The Planet: Demand action that is good for the environment, now or in the long term. (Think ‘reduce, re-use, recycle’ as an initiative of most local and national governments being promoted widely, taught in our schools today, and now promoted by more and more environmentally-conscious companies.)

Society: Demand action that is good for other people, whether that be close friends and family, local communities, or the larger sphere of society inhabiting our whole world. (For example, ThankYou Water and Zambrero here in Australia)

Lifestyles: Create products or services that demand consumers live healthy or behave well. (For example WholeFoods Markets in North America)

Nonprofits: Make demands on behalf of an established nonprofit, and insist that customers do something to support them. (For instance, our own Australian major charitable organisations of many years standing like World Vision Australia, Red Cross and their ilk are now increasingly looking at ways to partner with large corporations in a joint approach to the hearts and minds of consumers.)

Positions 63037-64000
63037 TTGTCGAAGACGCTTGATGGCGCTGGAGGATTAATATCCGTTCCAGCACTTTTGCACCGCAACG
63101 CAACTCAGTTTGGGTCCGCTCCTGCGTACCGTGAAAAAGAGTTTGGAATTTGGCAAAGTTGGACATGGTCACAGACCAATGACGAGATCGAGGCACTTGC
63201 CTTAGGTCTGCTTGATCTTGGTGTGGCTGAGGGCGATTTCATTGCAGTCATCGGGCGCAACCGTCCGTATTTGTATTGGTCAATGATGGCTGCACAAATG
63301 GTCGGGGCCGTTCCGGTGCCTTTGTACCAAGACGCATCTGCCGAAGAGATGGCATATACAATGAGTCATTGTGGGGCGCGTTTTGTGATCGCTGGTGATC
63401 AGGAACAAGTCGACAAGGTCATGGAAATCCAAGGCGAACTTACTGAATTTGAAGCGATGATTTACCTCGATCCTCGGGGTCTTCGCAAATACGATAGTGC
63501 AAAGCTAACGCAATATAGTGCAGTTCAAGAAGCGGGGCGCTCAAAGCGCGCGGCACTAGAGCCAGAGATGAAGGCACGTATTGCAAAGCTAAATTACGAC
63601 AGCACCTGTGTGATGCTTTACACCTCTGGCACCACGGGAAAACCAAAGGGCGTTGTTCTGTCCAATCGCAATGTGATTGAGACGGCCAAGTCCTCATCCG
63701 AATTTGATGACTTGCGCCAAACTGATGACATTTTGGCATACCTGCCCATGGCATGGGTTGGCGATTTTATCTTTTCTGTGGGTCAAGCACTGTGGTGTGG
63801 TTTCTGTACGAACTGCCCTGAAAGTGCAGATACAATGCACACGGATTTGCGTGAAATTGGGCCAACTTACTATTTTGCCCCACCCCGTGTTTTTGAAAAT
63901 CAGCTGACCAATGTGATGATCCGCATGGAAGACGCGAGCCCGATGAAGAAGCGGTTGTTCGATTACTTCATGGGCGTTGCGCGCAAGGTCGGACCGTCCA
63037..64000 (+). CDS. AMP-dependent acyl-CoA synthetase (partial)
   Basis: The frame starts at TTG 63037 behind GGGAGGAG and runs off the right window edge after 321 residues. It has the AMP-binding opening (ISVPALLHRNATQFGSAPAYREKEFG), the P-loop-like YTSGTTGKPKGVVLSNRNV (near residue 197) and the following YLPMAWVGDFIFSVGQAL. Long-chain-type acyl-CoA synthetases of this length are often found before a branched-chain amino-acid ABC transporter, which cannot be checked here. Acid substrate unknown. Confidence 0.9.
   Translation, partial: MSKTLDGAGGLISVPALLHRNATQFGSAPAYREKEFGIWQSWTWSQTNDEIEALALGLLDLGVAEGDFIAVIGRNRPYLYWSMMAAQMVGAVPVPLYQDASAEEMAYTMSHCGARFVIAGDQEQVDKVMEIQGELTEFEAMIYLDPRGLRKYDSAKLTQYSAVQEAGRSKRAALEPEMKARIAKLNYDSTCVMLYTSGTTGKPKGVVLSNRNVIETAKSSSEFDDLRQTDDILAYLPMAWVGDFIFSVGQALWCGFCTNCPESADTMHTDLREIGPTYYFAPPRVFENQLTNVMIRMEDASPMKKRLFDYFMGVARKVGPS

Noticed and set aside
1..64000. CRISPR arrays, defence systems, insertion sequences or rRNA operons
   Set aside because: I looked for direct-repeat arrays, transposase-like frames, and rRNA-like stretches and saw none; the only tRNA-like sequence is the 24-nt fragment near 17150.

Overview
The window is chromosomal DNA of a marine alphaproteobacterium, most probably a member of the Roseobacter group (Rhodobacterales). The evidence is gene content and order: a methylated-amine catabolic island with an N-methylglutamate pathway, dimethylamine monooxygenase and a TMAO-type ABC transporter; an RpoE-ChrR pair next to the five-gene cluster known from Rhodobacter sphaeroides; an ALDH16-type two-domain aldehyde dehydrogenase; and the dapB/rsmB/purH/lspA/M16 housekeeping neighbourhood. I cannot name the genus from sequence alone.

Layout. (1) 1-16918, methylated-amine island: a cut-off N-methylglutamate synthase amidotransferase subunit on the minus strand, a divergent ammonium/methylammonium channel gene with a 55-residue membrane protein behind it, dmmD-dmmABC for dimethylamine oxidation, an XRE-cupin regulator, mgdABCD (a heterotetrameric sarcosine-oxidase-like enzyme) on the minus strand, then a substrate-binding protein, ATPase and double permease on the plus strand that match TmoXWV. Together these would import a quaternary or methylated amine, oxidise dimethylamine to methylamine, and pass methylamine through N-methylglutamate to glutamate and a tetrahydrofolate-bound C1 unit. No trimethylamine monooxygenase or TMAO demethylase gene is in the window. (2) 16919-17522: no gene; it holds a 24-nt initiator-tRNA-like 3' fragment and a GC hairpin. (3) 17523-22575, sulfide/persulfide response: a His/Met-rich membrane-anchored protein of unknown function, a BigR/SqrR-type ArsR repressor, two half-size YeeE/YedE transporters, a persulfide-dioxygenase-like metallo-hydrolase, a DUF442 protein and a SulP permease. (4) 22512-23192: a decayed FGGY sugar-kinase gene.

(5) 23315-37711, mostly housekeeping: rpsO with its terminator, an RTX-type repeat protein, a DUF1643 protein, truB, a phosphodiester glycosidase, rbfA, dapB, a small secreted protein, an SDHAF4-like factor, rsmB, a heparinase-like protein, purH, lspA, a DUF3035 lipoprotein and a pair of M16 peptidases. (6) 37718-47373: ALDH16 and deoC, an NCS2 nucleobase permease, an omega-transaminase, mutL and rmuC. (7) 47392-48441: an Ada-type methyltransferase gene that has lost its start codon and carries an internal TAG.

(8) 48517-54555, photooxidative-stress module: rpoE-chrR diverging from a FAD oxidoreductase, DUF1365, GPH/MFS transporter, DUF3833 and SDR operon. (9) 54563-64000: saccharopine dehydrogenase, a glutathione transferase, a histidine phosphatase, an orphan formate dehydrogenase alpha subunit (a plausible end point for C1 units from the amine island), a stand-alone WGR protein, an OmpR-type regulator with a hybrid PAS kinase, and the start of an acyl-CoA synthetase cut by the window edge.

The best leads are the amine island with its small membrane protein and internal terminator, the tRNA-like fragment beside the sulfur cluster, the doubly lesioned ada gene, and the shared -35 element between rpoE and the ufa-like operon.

Of course, consumers will not take action of this kind unless the brands that ask it of them are totally sincere, fully committed and completely transparent in their own efforts to make the world a better place. Meaningful action means just that, and those brands which don’t follow that golden rule of social consciousness will be caught out and discarded by the tidal wave of new consumers coming on to the scene in very quick time. So media stunts, one-off programs of the month, and consumer response promotions linked to customer loyalty programs fall into the ‘you’re not really serious’ consumer basket, and will be vilified and ostracised accordingly.